In a time of resource scarcity it is important to be bold and ask the question: “Is a newbuild even necessary in this case?”
The industrial buildings and structures of Nordhavn have played a key role in defining the identity of the harbour. By retaining the identity and repurposing the robust durable concrete structures, we were able to preserve the area’s heritage and minimize the CO₂ footprint.
In The Silo, 2,740 m³ of concrete were reused, the equivalent of 380 tons of embedded CO₂. Leftover concrete from windows, decks and doors has been reused to make seating and podiums in the landscape surrounding the building.
to urban anchor point
We wanted to retain the spirit of The Silo as much as possible – both in terms of its monolithic exterior and majestic concrete interior, by simply draping it with a new overcoat. The aim was to transform it from the inside out in such a way that its new inhabitants and the surrounding urban life would highlight the structure’s identity and heritage. Hence, the use of galvanized steel for the facade, which patinates in a raw way and retains the original harbour character and material feel, lending a roughness and raw beauty to the area, as in its industrial past.Dan Stubbergaard, architect and founder, Cobe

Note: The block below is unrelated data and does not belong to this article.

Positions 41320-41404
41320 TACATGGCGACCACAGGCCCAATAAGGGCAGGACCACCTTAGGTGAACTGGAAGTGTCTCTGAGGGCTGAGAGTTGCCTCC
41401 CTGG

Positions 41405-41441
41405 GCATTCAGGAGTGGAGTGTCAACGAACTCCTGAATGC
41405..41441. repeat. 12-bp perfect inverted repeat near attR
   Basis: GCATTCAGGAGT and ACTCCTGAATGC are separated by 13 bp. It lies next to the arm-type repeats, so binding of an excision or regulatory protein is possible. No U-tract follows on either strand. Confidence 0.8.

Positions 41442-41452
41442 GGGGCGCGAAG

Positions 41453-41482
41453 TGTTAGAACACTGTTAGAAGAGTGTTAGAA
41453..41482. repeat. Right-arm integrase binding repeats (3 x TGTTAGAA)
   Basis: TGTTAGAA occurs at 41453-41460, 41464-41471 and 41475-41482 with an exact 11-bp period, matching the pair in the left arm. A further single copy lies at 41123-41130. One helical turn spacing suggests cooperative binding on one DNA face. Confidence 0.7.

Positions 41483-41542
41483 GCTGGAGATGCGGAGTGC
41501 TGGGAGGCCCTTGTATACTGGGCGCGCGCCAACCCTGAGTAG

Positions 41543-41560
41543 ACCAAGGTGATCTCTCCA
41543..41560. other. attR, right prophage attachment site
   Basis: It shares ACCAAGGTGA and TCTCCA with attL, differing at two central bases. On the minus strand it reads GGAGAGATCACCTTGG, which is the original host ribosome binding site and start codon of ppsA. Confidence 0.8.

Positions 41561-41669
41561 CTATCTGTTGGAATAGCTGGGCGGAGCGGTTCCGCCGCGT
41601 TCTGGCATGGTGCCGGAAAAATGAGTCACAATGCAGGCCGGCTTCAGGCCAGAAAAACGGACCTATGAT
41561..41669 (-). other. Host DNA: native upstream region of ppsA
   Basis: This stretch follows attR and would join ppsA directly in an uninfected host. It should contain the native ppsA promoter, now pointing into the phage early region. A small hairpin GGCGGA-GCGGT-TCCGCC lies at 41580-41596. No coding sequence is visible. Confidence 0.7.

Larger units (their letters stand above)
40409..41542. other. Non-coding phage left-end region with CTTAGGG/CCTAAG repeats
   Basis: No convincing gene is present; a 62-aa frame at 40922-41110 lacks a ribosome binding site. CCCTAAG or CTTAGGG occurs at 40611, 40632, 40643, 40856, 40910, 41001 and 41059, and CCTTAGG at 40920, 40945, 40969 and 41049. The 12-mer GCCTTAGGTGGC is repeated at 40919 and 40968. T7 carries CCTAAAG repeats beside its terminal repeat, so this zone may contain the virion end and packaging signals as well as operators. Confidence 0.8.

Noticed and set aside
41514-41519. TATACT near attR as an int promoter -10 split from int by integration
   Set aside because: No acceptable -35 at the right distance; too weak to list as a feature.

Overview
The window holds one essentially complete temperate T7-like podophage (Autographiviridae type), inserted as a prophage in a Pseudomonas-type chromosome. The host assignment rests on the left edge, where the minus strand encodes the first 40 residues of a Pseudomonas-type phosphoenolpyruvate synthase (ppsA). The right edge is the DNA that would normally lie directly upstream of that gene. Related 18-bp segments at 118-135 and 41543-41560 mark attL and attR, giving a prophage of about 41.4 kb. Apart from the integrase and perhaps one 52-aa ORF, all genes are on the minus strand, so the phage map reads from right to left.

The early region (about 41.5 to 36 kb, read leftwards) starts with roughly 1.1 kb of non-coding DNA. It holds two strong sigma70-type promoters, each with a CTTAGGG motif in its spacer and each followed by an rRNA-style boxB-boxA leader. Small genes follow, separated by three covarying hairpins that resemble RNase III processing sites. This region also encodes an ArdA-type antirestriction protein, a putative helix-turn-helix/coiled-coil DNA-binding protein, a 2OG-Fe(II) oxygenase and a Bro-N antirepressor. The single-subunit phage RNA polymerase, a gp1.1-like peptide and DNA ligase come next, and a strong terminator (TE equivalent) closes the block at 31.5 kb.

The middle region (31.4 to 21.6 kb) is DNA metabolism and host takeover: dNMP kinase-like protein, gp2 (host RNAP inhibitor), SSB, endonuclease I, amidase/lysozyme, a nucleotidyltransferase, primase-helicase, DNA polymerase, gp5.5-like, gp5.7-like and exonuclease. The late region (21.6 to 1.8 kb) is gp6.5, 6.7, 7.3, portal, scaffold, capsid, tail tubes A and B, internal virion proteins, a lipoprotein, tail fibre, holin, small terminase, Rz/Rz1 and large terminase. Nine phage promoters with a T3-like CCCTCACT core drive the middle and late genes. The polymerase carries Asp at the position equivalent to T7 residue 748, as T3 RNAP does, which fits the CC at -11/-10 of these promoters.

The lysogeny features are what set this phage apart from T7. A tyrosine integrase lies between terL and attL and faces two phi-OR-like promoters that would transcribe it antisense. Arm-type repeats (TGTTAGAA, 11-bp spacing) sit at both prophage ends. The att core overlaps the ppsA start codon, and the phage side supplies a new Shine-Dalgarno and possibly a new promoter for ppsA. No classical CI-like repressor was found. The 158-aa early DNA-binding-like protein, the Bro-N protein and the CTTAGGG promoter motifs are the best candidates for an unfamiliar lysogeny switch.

The new façade was designed to relate to the original concrete structure and thus retain a clear continuity between new and old. A layer of insulation was added to the exterior to serve as the new building envelope.
The façade of The Silo is constructed of high-precision prefabricated 3D modules, creating an efficient sculptural “overcoat”.
The Silo’s amazing concrete spaces have been transformed into 39 unique apartments. The cut concrete becomes a characteristic detail in the interior of the apartments.
The “hat” on top of the building is designed as a generous public restaurant and viewing platform. The glass façade mirrors the surroundings during the daytime, almost vanishing into the sky.